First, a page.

Saturday, September 26, 2009

The following series of documentaries has been brought to Molly's attention via the site of the United Food and Commercial Workers Union (UFCW). For more on Wal-Mart see Wake Up Wal-Mart, Wal-Mart Watch and Wal-Mart Workers Canada. Here's the video show....
Five years ago CNBC's David Faber took an unprecedented look inside the world's largest retailer. Since then, much has changed. A brutal onslaught of lawsuits, intense criticism and a plummeting stock price have resulted in re-invention at the largest company in the world. Today there’s new leadership at the top, major store renovations and a new found focus on environmentally friendly policies.
So far, it looks like Walmart’s new image campaign is working. While many companies are cutting back or going bankrupt in the midst of recession, Walmart continues to grow -- outperforming its major competitors.
But are the changes Walmart has undergone substantial ones… or merely slick public relations ploys? And what challenges does the giant retailer face as it continues its aggressive expansion?
CNBC's Emmy Award winning anchor and reporter David Faber investigates The New Age of Walmart.

*** The World's Largest Retailer
Walmart is the nation’s largest employer with 1.4 million workers in the U.S. and up to 30-thousand new hires annually. But the company’s low-cost operating model may be threatened by proposed legislation that would make it easier for unions to organize. A store in Miami may possibly become the first unionized Walmart in the U.S.
One on One with CEO Mike Duke

*** Walmart’s Extreme Makeover
Walmart discovered it had a big problem: it was losing up to 8% of its customers as a result of negative publicity. The giant retailer undertook an extreme makeover of its public image and its stores.
Walmart’s full scale overhaul

*** Expansion Controversy
Walmart has more than 4,200 U.S. stores and continues to expand. Often, residents are bitterly divided over what a new Walmart will mean to their community. As powerful as Walmart is, community protests can still delay plans to open a new store for years or kill a project entirely.
A Town Divided – Ellenville, NY

*** Going Global in China
China’s robust economy, growing wealth and a marketplace of 1.2 billion people present a huge opportunity for companies looking to expand, and Walmart is taking notice. There are more than 250 Walmart stores in China, and that figure could one day surpass the number of stores in the U.S.
Take a tour with the new head of Walmart International, Doug McMillon

***Scouting Expedition
Have you ever wondered how Walmart decides where to build a new store? CNBC joined one of the company teams that secretly traverse the country -- and the world -- looking for new places to plant the Walmart flag.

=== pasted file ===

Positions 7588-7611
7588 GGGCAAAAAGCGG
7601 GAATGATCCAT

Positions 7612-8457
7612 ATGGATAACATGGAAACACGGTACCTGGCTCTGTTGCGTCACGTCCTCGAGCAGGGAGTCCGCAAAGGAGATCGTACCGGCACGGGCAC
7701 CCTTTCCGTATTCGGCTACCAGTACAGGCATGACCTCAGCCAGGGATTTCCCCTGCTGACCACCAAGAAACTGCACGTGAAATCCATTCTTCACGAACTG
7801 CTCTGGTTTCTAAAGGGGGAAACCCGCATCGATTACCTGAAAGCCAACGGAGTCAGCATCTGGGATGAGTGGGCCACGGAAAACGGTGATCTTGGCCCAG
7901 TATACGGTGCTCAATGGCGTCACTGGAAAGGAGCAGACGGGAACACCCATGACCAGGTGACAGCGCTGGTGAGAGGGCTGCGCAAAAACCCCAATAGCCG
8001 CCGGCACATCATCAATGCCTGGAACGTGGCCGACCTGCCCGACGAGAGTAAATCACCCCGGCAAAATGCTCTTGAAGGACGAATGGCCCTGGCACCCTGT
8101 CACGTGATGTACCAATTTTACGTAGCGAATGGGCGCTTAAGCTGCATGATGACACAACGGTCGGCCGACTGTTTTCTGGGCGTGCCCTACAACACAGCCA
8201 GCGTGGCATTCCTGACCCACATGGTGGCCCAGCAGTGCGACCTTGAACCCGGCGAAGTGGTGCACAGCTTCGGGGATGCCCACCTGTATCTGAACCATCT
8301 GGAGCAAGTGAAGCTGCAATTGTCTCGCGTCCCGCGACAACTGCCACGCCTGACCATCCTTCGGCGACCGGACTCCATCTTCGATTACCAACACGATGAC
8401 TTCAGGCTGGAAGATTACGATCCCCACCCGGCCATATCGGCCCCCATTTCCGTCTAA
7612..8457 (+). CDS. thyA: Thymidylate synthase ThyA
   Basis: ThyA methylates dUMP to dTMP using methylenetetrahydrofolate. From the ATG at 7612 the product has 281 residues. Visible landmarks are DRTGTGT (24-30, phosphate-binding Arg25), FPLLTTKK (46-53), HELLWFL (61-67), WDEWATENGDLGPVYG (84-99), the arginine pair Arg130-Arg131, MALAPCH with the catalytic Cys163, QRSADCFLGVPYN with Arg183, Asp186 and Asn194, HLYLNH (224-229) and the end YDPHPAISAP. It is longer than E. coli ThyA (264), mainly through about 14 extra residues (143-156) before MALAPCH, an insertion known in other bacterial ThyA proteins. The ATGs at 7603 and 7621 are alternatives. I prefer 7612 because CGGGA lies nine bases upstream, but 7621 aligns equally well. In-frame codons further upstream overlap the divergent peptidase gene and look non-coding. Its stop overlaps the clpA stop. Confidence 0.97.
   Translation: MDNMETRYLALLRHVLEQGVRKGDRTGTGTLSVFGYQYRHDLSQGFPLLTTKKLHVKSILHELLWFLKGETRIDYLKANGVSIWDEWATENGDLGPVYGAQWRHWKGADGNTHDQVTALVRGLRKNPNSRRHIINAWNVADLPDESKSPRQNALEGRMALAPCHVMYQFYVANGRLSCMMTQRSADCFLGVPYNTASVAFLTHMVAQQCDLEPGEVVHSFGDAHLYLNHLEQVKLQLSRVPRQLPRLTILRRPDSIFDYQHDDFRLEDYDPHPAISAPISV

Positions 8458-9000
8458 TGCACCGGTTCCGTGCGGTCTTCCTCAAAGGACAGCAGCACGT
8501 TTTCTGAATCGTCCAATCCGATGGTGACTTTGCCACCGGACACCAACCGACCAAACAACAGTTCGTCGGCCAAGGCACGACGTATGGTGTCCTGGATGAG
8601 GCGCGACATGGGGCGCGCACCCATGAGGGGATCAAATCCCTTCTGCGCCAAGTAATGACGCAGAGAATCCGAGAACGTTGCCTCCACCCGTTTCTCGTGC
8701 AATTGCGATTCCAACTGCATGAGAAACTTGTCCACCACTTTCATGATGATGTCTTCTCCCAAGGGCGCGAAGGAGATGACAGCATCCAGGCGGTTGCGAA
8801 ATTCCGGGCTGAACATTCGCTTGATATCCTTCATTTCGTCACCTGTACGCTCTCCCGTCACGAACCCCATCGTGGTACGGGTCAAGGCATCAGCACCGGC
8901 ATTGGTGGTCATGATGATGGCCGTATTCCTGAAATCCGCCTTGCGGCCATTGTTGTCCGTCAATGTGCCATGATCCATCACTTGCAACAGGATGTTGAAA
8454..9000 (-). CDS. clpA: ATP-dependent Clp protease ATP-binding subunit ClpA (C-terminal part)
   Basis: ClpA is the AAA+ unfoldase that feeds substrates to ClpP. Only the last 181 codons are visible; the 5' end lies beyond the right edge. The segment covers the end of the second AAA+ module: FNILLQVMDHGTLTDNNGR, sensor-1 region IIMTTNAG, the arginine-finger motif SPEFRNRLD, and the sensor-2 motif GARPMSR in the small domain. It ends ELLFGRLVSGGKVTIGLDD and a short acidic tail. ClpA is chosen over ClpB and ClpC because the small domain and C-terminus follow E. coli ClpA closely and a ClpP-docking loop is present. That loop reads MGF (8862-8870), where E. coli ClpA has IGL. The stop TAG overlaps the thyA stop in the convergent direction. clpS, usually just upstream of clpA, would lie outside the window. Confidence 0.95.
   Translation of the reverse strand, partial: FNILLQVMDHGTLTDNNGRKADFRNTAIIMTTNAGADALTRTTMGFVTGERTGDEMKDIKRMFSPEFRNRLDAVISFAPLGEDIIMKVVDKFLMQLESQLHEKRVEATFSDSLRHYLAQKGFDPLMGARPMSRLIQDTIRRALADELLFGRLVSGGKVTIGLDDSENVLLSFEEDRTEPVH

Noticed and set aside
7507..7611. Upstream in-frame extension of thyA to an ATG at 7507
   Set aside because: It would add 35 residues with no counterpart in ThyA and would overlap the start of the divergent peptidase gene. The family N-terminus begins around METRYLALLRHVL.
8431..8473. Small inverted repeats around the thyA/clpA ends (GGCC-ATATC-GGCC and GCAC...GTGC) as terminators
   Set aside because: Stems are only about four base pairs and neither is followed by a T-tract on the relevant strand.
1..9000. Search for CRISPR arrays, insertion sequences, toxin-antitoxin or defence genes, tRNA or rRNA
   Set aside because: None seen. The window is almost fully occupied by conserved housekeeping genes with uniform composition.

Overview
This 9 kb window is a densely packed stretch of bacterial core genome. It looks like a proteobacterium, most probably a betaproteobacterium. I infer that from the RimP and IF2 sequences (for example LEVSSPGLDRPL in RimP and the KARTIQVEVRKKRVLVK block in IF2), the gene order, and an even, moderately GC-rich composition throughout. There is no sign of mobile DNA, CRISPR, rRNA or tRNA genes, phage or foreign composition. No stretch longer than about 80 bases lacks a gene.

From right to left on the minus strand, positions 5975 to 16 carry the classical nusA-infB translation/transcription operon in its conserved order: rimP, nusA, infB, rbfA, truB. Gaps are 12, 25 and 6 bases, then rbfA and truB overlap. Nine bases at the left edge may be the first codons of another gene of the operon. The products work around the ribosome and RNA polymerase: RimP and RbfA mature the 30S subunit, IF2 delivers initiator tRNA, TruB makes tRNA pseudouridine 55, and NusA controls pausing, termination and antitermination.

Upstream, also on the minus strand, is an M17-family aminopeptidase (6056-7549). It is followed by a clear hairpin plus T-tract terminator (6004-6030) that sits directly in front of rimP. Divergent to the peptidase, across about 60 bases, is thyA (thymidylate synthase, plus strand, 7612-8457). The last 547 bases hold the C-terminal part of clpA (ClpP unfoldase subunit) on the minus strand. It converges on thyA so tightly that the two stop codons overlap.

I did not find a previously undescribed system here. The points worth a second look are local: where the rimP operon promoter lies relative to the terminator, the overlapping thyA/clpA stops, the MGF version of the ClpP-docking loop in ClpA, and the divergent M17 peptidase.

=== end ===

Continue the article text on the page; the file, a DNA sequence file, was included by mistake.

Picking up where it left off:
The search for the next Walmart

****Walmart’s CEO Mike Duke
59-year old Mike Duke is the fourth CEO in Walmart’s 47-year history and made his debut at the company’s 2009 annual meeting. Duke believes Walmart is the “largest family in the world." CEO Mike Duke takes David Faber inside Walmart
Meanwhile, here's another item from the CBC about the final court decision about Wal-mart`s decision to close their store in Jonquière Québec because their employees decided to unionize. All that I can say is that the `compensation`should be as high as possible. In criminal law- which this should be - it`s called the 'deterrence effect' on sentencing.
Wal-Mart loses Quebec Labour Board ruling:
CBC News
Former employees at a Wal-Mart store in Jonquière, Que., could be compensated for having lost their jobs after a decision to unionize.

The Quebec Labour Relations Board ruled Tuesday it was illegal for Wal-Mart to lay off 190 workers in April 2005, shortly after they sought union accreditation.

In his ruling, arbitrator Jean-Guy Ménard said the company had not justified its decision to dismiss its employees.

Ménard said Article 59 of Quebec's labour code protects the rights and working conditions of employees following their request for union accreditation.

United Food and Commercial Workers union local 503 president André Dumas welcomed the ruling.

"It shows [Wal-Mart] is ready to take whatever it needs to get the union out of one of its stores," Dumas said.

Though most of the former Wal-Mart employees have found new jobs, Dumas said it took some of them months to do so — one person still has not found work.
Wal-Mart disputes ruling
The company has already confirmed it will appeal the arbitrator's ruling.

"If Wal-Mart had just wanted to close the store … that store would have closed from the moment that it became certified by the union — but that's not what happened," said Andrew Pelletier, Wal-Mart Canada's vice-president of corporate affairs.

The employees received union accreditation in Aug. 2004, but Pelletier said the store only closed eight months later. (That`s actually fast for a managerial bureaucracy the size of Wal-mart-Molly )

Wal-Mart initiated multiple bargaining sessions after the accreditation, Pelletier said.
However, he said there was "no way" the already struggling store could meet the union's demands. ( Yeah, I'm sure- Molly )

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